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Getting repairs done if you're renting privately

This advice applies to Northern Ireland
Your private landlord is responsible for most major repairs to your home. This includes:
  • the structure of the property, for example walls, roof, windows and doors
  • sinks, baths, toilets
  • pipes and wiring
  • heating and hot water, for example the boiler
  • the safety of gas and electrical appliances
  • other shared areas, for example stairways

You’ll be responsible for minor repairs, for example changing fuses and light bulbs. You’ll also have to fix anything you’ve damaged.

If your home is damp, your landlord might not be responsible. It depends on what type of damp it is - and what caused it.

Read more about problems with damp.

Your landlord doesn’t have to make improvements to a property, for example putting in double glazing. They might have to make reasonable adjustments - for example, if you have a disability and need a handrail to help you get upstairs.

Your landlord must make reasonable adjustments to your home if you have a disability. For example, if you need a handrail to make it easier to get upstairs. 

You won’t be responsible for repairs caused by other people, for example vandalism.

Your tenancy agreement or statement of terms might give you extra rights, so it's a good idea to check your paperwork.

Contact your nearest Citizens Advice if you're not sure what repairs your landlord must do.

Write to your landlord

Write to your landlord as soon as you notice a problem. You could be held responsible if it gets worse. It’s best to put it in writing - send it to your landlord and keep a copy yourself.

If a letting agent manages the property for your landlord, write to them and they should talk to your landlord. The letting agent will be responsible for making sure your landlord does the repairs.

If your landlord's responsible for the repairs, they should do them in a ‘reasonable’ amount of time. What counts as reasonable depends on the problem. For example, a broken boiler should be fixed sooner than a leaky tap.

Getting evidence

You should get evidence of the problem, for example:

  • photos of the damage, particularly if the problem gets worse over time
  • any letters, texts, emails or notes of any conversations between you and your landlord or letting agent

  • receipts if you’ve had to replace damaged items

  • letters from your GP if the problem has made you ill
  • a copy of your tenancy agreement

Keep any evidence you've got - you might need it later if you have to take further action to get repairs done.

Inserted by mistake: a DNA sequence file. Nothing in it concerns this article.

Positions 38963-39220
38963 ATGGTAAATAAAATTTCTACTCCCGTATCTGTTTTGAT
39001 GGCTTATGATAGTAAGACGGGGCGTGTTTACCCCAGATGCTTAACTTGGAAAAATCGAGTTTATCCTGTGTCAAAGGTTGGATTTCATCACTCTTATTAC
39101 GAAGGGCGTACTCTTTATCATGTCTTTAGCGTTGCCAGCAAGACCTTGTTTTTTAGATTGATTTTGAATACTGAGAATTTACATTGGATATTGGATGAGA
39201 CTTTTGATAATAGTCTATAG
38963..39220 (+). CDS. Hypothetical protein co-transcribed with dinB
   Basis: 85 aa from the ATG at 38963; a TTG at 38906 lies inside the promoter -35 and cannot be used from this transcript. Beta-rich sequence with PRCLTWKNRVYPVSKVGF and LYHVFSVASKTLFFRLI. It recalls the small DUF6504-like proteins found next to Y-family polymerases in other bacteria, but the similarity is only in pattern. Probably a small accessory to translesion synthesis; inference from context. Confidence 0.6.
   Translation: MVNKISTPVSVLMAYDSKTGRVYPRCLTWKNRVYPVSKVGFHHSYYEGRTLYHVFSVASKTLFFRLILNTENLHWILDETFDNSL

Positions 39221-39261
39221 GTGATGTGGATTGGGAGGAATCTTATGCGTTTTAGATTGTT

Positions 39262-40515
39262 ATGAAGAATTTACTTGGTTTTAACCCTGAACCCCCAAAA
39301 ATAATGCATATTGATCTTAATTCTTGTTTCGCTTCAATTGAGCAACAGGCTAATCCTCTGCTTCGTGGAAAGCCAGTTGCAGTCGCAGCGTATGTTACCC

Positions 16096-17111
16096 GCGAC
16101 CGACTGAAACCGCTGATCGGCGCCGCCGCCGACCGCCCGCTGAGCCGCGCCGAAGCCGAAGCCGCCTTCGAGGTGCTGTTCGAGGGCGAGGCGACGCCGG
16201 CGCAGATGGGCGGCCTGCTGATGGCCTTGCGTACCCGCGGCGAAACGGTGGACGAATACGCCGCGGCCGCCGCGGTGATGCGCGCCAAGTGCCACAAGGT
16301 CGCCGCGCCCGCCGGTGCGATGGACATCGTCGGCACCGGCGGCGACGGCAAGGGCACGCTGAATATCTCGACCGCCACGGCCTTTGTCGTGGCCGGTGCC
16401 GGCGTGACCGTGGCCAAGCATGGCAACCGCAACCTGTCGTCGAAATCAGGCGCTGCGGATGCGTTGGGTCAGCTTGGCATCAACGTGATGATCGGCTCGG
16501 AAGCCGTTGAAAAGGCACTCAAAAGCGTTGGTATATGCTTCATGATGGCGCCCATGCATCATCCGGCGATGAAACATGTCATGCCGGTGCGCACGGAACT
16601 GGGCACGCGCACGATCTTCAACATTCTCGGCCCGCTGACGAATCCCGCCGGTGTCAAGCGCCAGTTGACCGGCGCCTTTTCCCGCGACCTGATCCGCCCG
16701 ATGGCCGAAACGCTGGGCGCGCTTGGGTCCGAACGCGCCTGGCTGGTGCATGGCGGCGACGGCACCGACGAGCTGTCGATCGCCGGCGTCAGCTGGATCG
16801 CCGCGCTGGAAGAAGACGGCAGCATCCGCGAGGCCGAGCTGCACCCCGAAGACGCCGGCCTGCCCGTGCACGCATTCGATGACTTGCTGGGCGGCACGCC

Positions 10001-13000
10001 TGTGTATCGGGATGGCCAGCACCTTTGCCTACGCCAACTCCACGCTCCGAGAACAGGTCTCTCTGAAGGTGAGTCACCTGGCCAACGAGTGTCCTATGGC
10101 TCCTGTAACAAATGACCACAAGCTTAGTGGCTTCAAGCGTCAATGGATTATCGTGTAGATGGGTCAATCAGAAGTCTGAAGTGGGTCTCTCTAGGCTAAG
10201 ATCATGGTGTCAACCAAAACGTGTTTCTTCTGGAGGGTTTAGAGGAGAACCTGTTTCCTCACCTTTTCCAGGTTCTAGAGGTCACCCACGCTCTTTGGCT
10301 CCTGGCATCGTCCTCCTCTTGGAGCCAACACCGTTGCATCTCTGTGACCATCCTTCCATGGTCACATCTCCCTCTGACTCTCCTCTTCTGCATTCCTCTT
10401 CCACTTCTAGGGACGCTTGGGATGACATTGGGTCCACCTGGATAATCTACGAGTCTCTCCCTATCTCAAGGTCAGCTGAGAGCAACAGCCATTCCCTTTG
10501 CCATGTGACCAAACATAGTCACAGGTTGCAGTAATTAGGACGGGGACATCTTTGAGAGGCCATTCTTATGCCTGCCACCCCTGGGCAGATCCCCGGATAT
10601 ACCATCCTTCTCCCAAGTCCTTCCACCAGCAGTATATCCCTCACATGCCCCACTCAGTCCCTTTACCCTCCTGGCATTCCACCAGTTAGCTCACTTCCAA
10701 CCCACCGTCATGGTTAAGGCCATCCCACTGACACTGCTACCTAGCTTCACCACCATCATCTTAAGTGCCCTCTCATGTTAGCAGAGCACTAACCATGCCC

Unless it's an emergency, your landlord should give you at least 24 hours' notice if they want to visit your home to see the damage or do repairs.

If your landlord won’t do the repairs

Keep paying your rent. If you don't, you'll get into rent arrears and your landlord might then try to evict you.

You can complain about your landlord or complain about your letting agent if they won't do the repairs.

If your landlord still won’t do the repairs after you’ve complained, you could take your landlord to court to get them to do the repairs.

Contact your nearest Citizens Advice if you’re thinking about taking your landlord to court.

If the problem is affecting your health or safety

You can report your landlord to the Environmental Health department at your local council if your home is in a bad state of repair.

You should do this if your home is unsafe or making you ill. This could be, for example because of:

  • a gas leak
  • a broken step
  • mould or damp
  • mice or cockroaches

You’ll need to send details of the problem in writing, for example when the problem started.

You can find your local council's contact details on nidirect.

An Environmental Health Officer will look at your home and order your landlord to do repairs if they think it’s harmful to your health or safety. Keep evidence of what they say or any report they write.

If your home is found to be unfit to live in, you might need to find a new place to live. Read more about what help you can get if you're being evicted.

Your council should get back to you quickly if the problem is severe or if someone in your home is very young, ill or elderly.

If the council doesn’t take any action or doesn’t act quickly enough, you could ask them to look at their decision again - for example if you’ve got evidence that the problem is worse than they thought.

If you're still not happy with your council's decision, you can complain. Contact your local council and ask how you can make a complaint.

If your landlord still won’t fix the problem, contact your nearest Citizens Advice.

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